The Obama Scandals Are Very Far From Fizzling Out
Posted 06:29 PM ET
Accountability: Fans of the president may want to believe the IRS and other scandals are beginning to lose momentum. The media may indeed let up, but the facts crying out for investigation mount.
Extolling the fire-extinguishing skills of White House staff, MSNBC's Chris Matthews on Tuesday said IRS administrator Lois Lerner's orchestrated revelation two weeks earlier of slanted, abusive scrutinizing of conservative groups now "seems like a million years ago."
The president's men may be getting smoother at keeping their stories straight, but sending Lerner on administrative leave and making her out as a bumbling bureaucrat run amok may not sell well — especially with her continuing to receive close to $180,000 in full-time pay on the taxpayer's dime without doing any work.
And the question remains: Why should an inept government manager who declares she has "not done anything wrong ... not broken any laws" or "violated IRS regulations" have to take the Fifth Amendment?
If House Oversight Committee Chairman Darrell Issa, R-Calif., grants Lerner immunity so her testimony can't be used against her in a criminal prosecution, she will be free to provide information about those above her involved in the scandal — or, perhaps, reveal herself and a few other tax collectors as sole culprits.
The better bet is the former. Jay Sekulow, the lawyer for 27 conservative groups that applied for tax-exempt status, gave NBC News letters disproving the IRS' claims that the misbehavior begins and ends with rogue employees in the Cincinnati office.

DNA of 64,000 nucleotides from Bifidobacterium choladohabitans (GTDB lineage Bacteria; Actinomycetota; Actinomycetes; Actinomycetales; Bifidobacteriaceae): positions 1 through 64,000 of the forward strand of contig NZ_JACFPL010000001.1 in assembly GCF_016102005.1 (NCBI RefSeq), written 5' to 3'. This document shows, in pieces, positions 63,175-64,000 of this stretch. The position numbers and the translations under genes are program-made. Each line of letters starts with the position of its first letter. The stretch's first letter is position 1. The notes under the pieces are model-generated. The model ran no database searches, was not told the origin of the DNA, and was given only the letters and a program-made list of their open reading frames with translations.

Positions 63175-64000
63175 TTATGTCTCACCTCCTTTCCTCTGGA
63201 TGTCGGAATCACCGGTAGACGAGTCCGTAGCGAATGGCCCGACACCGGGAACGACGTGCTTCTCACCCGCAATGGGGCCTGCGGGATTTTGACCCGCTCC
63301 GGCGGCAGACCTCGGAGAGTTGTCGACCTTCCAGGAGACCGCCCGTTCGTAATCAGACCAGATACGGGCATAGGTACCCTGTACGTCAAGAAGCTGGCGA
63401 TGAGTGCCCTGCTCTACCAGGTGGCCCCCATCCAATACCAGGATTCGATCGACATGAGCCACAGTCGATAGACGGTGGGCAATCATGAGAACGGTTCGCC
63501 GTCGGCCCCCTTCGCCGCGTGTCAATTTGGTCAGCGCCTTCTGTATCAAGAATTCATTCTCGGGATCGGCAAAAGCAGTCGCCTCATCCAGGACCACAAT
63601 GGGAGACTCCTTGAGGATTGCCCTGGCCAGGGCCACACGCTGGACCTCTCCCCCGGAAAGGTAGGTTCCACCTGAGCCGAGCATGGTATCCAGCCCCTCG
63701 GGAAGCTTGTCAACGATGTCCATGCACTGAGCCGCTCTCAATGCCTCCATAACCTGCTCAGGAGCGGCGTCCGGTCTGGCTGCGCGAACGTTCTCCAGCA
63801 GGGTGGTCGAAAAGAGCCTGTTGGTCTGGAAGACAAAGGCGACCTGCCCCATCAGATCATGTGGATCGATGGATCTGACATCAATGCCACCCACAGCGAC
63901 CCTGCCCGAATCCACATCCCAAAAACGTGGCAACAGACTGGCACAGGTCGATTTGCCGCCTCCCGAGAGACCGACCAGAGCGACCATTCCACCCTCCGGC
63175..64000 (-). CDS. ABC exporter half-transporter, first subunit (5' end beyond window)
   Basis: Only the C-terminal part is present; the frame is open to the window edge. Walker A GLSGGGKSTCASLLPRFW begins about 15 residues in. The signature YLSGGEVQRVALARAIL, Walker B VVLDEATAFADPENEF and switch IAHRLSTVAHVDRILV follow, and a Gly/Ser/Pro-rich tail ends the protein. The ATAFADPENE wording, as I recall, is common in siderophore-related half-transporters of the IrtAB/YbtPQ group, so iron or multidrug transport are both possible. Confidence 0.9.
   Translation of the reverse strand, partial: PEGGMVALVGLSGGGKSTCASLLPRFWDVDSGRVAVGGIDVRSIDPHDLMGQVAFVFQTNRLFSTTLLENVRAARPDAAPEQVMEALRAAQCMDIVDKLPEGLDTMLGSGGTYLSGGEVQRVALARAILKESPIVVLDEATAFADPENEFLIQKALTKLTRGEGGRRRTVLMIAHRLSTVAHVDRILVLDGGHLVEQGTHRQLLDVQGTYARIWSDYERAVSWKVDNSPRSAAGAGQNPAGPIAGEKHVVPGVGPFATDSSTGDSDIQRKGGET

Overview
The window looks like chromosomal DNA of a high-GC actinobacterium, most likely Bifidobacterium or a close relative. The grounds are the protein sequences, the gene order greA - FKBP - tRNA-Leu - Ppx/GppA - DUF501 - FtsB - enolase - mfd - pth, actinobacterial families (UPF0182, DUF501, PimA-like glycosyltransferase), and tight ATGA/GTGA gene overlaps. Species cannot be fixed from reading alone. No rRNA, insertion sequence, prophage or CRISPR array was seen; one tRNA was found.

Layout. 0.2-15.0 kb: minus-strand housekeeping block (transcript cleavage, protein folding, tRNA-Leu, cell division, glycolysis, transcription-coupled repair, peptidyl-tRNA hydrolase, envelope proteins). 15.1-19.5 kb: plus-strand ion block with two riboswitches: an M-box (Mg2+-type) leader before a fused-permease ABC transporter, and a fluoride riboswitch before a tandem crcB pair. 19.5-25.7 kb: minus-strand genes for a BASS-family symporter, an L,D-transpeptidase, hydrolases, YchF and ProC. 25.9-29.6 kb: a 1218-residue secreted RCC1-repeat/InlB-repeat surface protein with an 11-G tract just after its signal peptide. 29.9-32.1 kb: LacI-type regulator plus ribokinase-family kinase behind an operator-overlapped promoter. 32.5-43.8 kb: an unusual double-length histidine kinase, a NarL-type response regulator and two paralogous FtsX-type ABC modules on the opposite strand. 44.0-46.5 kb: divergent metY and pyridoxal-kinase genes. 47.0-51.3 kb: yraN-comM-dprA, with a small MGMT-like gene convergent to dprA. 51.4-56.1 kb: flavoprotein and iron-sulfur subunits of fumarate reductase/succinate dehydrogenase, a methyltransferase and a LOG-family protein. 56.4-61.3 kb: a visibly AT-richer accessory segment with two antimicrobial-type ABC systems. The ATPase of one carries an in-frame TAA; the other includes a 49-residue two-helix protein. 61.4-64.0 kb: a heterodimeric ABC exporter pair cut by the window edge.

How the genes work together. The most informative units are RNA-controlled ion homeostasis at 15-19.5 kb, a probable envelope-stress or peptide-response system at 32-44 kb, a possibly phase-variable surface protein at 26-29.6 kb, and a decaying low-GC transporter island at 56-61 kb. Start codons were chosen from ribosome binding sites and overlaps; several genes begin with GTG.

Moreover, as National Review's Eliana Johnson has reported, the IRS a week ago issued a "top priority" e-mail ordering its employees not to "wipe, re-image or otherwise destroy any hard drives"on any computer.
Johnson described it as a "process of locking down all computer data across the agency, a sign that investigations into the scandal-plagued agency may be taking a broader sweep than initially anticipated."
Those data troves could be a bonanza for Issa's panel, the House Ways and Means Committee, the Senate Finance Committee, and, perhaps, a special prosecutor.
So the IRS scandal will get bigger, not smaller. Meanwhile, if Republicans handle it deftly, they may be able to convince the public that Attorney General Eric Holder committed perjury in his congressional testimony earlier this month in the Justice Department scandal.
The White House insists Holder testified truthfully, but after he claimed no involvement in investigating journalists, it emerged that he approved the seeking of a search warrant for Fox News email records, and gave the green light for a subpoena of telephone records too.
In the Benghazi scandal, Issa is subpoenaing senior aides to ex-Secretary of State Hillary Clinton to track down the politicized revision of talking points during last year's presidential election.
There is a mountain of evidence awaiting investigation in multiple scandals. This is the beginning of a rough ride for President Obama.